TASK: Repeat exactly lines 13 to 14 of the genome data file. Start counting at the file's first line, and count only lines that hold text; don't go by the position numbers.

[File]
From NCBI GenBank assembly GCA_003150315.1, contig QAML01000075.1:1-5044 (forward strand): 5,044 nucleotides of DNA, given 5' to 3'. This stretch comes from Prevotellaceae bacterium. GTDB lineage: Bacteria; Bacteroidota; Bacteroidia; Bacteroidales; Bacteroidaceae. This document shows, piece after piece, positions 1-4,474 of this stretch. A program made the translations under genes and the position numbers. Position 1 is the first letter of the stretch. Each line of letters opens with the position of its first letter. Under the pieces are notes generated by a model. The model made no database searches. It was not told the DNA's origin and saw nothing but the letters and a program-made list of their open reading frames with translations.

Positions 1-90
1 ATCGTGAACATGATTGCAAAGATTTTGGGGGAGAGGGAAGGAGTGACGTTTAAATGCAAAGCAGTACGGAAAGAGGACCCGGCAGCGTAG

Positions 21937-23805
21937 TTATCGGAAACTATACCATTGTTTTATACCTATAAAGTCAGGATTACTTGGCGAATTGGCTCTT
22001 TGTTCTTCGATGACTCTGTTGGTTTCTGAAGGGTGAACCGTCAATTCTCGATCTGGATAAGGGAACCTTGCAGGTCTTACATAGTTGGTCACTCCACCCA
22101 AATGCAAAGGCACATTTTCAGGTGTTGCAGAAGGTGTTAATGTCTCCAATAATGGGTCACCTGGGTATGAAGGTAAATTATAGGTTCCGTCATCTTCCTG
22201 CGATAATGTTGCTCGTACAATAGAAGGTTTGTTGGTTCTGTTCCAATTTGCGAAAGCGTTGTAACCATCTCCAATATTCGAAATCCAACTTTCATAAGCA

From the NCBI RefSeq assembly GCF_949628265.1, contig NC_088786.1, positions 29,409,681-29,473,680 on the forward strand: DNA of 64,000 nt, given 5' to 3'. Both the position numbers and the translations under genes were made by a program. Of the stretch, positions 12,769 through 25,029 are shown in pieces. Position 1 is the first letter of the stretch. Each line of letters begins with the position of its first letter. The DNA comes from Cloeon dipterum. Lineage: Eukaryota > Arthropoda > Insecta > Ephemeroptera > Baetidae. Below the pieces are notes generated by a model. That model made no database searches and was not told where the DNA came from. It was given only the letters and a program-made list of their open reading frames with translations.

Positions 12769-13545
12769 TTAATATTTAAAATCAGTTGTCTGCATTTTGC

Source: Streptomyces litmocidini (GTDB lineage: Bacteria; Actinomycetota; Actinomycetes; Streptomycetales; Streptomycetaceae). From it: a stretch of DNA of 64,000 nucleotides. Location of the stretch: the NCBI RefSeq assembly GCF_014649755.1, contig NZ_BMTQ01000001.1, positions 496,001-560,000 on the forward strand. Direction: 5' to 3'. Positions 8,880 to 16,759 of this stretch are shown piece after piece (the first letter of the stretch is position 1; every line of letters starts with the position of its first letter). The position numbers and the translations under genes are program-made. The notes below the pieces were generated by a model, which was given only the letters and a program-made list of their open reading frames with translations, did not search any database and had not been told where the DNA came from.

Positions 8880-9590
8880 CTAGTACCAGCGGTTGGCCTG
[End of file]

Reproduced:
Positions 8880-9590
8880 CTAGTACCAGCGGTTGGCCTG